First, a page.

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INTO Marshall brings in the Chinese New Year

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INTO Marshall brings in the Chinese New Year

Kenny Jones, INTO Marshall student engagement coordinator, greets students at the INTO Chinese New Year celebration.

Kenny Jones, INTO Marshall student engagement coordinator, greets students at the INTO Chinese New Year celebration.

Son Nguyen

Kenny Jones, INTO Marshall student engagement coordinator, greets students at the INTO Chinese New Year celebration.

Son Nguyen

Son Nguyen

Kenny Jones, INTO Marshall student engagement coordinator, greets students at the INTO Chinese New Year celebration.

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INTO Marshall celebrated the Chinese New Year Monday with food, music and festivities open to all INTO and Marshall students.
“The Year of the Monkey,” as this year is observed by the Chinese calendar, began on Feb. 8 and will last until Jan. 27, 2017.

INTO Marshall brought in the new year by offering festivities reminiscent of those traditionally celebrated in China, including Chinese food and gifts.

Vietnamese INTO student Nguyen Thai shared the history of the holiday and why countries other than China, such as his home country of Vietnam, celebrate it.

“The Lunar Year is based on the Chinese calendar. It’s different from the western calendar,” Thai said. “I’m from Vietnam, but Vietnam has the same lunar year as the Chinese too.”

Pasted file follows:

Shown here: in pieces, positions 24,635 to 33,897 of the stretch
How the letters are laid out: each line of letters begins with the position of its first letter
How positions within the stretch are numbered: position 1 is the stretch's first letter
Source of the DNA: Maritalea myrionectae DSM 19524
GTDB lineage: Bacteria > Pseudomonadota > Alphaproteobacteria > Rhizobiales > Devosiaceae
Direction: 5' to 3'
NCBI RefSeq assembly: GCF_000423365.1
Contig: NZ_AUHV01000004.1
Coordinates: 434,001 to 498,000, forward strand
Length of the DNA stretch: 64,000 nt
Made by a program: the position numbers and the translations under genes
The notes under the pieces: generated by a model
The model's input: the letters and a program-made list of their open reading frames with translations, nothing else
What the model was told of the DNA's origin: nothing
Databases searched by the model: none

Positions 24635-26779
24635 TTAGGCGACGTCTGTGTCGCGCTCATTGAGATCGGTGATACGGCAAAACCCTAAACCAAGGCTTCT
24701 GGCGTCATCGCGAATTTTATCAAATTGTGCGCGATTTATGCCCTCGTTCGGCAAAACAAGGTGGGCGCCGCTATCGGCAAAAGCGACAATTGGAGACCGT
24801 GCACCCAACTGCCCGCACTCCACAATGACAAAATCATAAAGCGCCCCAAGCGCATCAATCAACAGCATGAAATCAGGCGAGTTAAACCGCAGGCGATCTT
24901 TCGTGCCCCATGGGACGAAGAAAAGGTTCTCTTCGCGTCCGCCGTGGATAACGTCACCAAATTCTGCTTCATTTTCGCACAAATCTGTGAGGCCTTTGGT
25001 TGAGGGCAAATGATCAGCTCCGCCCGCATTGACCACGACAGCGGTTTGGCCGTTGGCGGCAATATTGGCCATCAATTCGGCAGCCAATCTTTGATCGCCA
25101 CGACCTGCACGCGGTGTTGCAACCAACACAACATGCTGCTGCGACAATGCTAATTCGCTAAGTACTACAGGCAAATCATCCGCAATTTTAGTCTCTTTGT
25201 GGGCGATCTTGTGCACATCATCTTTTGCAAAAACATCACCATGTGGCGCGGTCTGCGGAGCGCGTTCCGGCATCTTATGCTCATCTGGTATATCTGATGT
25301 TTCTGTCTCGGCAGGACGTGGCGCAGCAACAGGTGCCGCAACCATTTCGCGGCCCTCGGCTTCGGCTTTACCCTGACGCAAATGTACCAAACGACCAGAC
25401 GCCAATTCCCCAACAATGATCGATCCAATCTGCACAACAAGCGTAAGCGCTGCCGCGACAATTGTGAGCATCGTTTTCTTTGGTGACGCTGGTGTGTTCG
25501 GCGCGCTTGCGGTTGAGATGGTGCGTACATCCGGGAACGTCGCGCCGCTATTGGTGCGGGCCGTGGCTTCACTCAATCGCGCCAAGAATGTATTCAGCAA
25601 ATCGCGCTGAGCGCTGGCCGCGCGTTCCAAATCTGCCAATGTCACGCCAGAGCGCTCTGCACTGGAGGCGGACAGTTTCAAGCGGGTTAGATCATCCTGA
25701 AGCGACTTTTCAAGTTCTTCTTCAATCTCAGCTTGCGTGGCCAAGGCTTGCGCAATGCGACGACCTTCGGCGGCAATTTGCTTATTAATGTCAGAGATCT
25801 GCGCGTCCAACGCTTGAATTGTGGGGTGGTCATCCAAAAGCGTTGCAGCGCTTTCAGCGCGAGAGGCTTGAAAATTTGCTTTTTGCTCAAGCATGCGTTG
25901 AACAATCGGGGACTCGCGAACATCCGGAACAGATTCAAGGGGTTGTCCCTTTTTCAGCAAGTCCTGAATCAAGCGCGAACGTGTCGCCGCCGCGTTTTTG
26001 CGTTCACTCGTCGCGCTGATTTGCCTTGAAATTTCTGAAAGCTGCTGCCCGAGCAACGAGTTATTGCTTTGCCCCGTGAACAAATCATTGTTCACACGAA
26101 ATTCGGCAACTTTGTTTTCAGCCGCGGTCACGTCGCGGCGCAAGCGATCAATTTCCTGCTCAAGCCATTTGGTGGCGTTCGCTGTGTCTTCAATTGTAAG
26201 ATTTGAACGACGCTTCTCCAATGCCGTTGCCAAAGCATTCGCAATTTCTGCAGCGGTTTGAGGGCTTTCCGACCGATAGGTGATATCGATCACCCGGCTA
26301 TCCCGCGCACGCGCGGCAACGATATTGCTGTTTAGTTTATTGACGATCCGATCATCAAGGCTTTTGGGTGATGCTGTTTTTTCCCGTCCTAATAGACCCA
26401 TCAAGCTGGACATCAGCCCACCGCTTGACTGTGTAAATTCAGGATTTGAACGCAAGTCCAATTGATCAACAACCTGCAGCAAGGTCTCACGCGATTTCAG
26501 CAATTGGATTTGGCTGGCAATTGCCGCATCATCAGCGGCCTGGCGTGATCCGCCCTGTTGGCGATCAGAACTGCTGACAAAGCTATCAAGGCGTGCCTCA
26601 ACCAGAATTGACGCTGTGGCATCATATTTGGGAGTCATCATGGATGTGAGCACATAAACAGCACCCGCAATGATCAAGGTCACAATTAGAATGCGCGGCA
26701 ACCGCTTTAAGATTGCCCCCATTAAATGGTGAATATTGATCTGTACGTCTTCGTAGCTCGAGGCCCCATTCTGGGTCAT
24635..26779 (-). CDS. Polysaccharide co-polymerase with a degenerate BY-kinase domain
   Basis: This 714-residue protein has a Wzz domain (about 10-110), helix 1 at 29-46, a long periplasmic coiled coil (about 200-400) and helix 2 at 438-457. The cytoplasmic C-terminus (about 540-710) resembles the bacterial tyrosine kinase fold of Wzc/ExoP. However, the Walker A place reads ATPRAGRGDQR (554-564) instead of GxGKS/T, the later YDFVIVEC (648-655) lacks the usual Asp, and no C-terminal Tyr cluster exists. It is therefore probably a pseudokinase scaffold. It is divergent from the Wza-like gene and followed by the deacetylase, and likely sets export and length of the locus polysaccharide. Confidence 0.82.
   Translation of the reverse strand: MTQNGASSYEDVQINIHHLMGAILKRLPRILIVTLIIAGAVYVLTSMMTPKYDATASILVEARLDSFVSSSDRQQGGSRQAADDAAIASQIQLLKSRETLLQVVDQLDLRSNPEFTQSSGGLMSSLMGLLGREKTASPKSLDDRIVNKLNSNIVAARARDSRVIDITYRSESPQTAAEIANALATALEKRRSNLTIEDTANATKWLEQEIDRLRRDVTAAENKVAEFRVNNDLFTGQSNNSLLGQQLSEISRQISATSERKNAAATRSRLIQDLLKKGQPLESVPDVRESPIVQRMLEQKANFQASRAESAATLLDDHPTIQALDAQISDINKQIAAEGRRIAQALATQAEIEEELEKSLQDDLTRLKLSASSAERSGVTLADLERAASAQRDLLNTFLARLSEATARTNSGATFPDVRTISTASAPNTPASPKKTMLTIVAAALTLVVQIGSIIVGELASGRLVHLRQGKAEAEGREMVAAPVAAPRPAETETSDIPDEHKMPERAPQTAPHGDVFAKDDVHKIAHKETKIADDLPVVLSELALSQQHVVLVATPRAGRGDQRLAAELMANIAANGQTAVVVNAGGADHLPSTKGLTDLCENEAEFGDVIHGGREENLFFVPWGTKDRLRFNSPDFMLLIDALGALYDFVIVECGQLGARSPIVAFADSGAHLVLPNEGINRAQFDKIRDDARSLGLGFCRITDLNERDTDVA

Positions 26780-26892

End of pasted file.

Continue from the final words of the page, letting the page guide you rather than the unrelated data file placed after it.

Thai also discussed many aspects of the holiday, such as “lucky money,” common decorations and the traditional dresses worn during the Chinese New Year celebrations. Thai concluded that the Chinese New Year is ultimately a great time for family and friends to gather and share a meal.

“This is a time for Chinese people to gather together and eat together,” Thai said.

According to Chinese INTO student, Beijing Ye the Chinese New Year is most comparable to the celebration of Christmas in western culture.

“Christmas is for you what the New Year is to us,” Ye said.

Ye,  a first year INTO student, said celebrating the New Year in America for the first time has been different because it is traditionally a multiple-day holiday, with most Chinese workers getting a full week off  work or school.

According to Ye, some students asked for a university-observed absence to observe the Chinese New Year but were not granted it. Instead, these students were requested to notify their instructors separately if they planned to honor the holiday.

INTO Marshall student engagement coordinator Kenneth Jones planned the event with all INTO and Marshall students in mind.

Jones said he intends for his events to be a way for INTO students to mingle with one another and meet new people after classes.

“They see each other in class, but feeding them and them hanging out allows them a different setting to interact with people they might not have interacted with before,” Jones said.

According to Jones, INTO makes a point to observe cultural holidays and events at the INTO center for students who celebrate them.

“While the students come here to learn English and learn about American culture, I also like celebrating their cultures, too,” Jones said.

Jared Casto can be contacted at [email protected]

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